I need to offer a public mea culpa with today’s Sunday Shorts. I had intended to have this ready for release to coincide with the month of release of the magazine, Foglifter, in which the story appeared, which was—cough—last November. Then I managed to have a spectacular ice fall (among other things) and everything sort of stuttered to a stop for a bit.
But! One of the great things about great shot ficition like Ricker’s “Shepherd”? It’ll wait for you.
You should haven’t wait for Jeffrey Ricker, though, and for that I apologize.
Foglifter is a queer journal and press, but more than that. We want powerful writing, intersectional writing, that queers our perspectives; writing that explores the sometimes abject, sometimes shameful, but always honest and revelatory experience; writing that calls into question the things we believe to be true, the things we believe to be known, and turns them on their head for–at least–a moment of consideration. There are many considerations out there. We want them all to be heard.
Okay, let’s talk “Shepherd.”
NB: One of my favourite things about short fiction is how sometimes, less can be so much more. You’ve got two men escaping the city to a cabin retreat in “Shepherd,” and we find out the bare minimum about them: one is ill, one works hard, their relationship has tension intersecting somewhere in those two places. Do you find it difficult to reveal only so very much as is necessary? Or was that done on purpose at all?
JR: It’s always a challenge to figure out what are the right things to reveal, the ones that are just enough to sketch out the shape of what’s going on and provide enough details for the reader to find their way in. (Does that make sense?) It’s a balancing act, and I have to decide whether I’m telling enough or am I in too much of a hurry to get to the next part of the story? I’m always tempted to put in more, but then I have to ask, why? In the end, I try to trust that my reader is smart; although, if they don’t get something, it’s still probably my own fault.
But I try not to nail down too many of the details unnecessarily; so I don’t have to tell you that Ed is shorter than Joe or what color their hair is or their eyes or things like that, but I’ll try to pull out the details that I think might maybe make the reader wonder a bit more, like the freckles on Ed’s arms. Does he freckle because he likes being outdoors? So then, since he’s the one who travels back and forth to the city for work, does he resent that Joe gets to stay out at the cabin, and how does that make him feel, resenting that of someone who’s not all well?
NB: It’s deftly done. And now, of course, I’m going to bring up the four-legged fellow. I’ve rarely read a story with a dog in it I didn’t like, so I’m an easy mark, but what led you to using the German Shepherd in the tale as the force of change?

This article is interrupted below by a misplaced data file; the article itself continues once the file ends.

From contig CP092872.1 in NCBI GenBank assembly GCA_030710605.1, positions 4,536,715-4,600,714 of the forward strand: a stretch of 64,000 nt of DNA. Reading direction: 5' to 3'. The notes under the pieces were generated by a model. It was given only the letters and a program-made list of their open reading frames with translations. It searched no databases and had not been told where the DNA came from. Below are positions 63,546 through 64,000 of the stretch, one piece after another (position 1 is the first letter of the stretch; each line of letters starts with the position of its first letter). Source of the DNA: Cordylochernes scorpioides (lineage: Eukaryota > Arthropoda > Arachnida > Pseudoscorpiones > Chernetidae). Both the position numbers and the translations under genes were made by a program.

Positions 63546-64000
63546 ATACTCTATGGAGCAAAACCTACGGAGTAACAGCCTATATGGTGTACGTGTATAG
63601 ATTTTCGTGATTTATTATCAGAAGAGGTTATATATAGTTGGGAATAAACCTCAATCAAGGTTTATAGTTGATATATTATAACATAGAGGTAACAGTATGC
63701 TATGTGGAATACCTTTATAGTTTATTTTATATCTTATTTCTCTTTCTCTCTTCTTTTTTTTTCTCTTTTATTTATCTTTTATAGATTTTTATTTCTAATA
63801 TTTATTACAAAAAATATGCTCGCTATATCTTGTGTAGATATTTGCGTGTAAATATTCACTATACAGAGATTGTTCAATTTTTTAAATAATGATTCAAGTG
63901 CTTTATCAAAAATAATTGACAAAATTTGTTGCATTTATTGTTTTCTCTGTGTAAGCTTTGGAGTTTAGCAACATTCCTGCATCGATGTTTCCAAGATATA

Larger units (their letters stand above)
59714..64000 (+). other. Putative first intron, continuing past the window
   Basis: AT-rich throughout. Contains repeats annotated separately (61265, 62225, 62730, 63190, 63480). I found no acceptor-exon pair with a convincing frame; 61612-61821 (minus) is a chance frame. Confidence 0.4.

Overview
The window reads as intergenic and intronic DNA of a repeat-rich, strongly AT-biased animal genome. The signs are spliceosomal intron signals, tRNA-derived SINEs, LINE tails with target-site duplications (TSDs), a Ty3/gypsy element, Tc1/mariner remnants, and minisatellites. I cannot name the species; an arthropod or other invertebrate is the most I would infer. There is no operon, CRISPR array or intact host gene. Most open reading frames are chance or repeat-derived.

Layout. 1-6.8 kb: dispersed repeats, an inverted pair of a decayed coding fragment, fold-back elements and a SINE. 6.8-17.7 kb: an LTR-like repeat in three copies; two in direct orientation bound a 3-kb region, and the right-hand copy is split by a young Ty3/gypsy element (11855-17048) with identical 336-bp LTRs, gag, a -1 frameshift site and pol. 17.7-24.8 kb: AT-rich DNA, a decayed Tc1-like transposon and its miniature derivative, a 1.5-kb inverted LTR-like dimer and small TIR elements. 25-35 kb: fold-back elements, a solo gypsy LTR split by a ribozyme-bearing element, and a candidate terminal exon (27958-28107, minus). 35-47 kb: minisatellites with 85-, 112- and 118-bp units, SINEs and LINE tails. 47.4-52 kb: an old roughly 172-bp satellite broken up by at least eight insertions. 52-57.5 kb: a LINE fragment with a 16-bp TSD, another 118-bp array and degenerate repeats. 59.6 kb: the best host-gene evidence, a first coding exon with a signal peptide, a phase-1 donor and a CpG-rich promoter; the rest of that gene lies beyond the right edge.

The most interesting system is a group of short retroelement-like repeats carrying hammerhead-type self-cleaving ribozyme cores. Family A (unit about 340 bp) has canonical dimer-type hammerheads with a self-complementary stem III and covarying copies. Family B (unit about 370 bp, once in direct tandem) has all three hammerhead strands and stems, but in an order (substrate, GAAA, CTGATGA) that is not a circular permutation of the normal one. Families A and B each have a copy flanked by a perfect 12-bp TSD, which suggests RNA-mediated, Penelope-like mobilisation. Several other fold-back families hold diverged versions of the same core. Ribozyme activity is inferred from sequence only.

JR: Well, the answer to this question is closely tied to the next question, so there may be some overlap. But, I’ve been increasingly preoccupied with death lately, hence the whippoorwills and Joe’s precarious health and, at the center of things, the dog. In my reading I found dogs associated with death in European folk tales, and usually as baleful influences. (I confess that, like Joe, I haven’t gotten all the way through The Hound of the Baskervilles either.) But “dogs = evil” doesn’t really sit well with what I know of dogs. I much prefer to see them as the companions on the journey, especially the difficult ones. They’ve certainly gotten me through some tough times in my own life.
NB: Well, we all know about the dog-influence I’ve fallen under, so I don’t think I can offer an unbiased opinion, either. I know where the dog-love came from in my life. But, where did this tale come from (not just the doggy)? What brought Ed and Joe (but, okay, yes, the doggy) to your keyboard?
JR: Blame Edward Hopper. He’s one of my favourite artists, and my favourite painting, bar none, is Cape Cod Evening. The first time I saw it, at the National Gallery of Art in Washington DC, I was a teenager and whenever I went to the museum, I’d spend a few minutes standing in front of it and wondering about the two people; how they were together yet clearly separate, about how the grass came right up to the front step and wasn’t that strange, and then, apart from even both the people, the dog standing in the middle of the yard, which was really more field than yard. He’s turned away from the people and is looking at something out of the frame. What is it? And the man sitting on the step has his hand out; is he beckoning the dog? Does the dog even belong to them? Why does the woman have such a closed-off posture?
Obviously, in my imagination, the dog is a symbol, Joe’s protestations to the contrary. What the dog hears is the whippoorwill. And in addition to that, I had to make it a little queer, of course.
NB: Of course. Thank you! I look forward to my next good sniffle over a dog story from you…
Jeffrey Ricker’s first novel, Detours, was published in 2011 by Bold Strokes Books. His second novel, a fantastic YA, The Unwanted, was published by Bold Strokes in 2014. His writing has appeared in many anthologies, including: Paws and Reflect, Fool for Love: New Gay Fiction, Blood Sacraments, Men of the Mean Streets, Speaking Out, Raising Hell, The Dirty Diner, and Night Shadows: Queer Horror, among others. A magna cum laude graduate of the University of Missouri School of Journalism, he is pursuing an MFA at the University of British Columbia.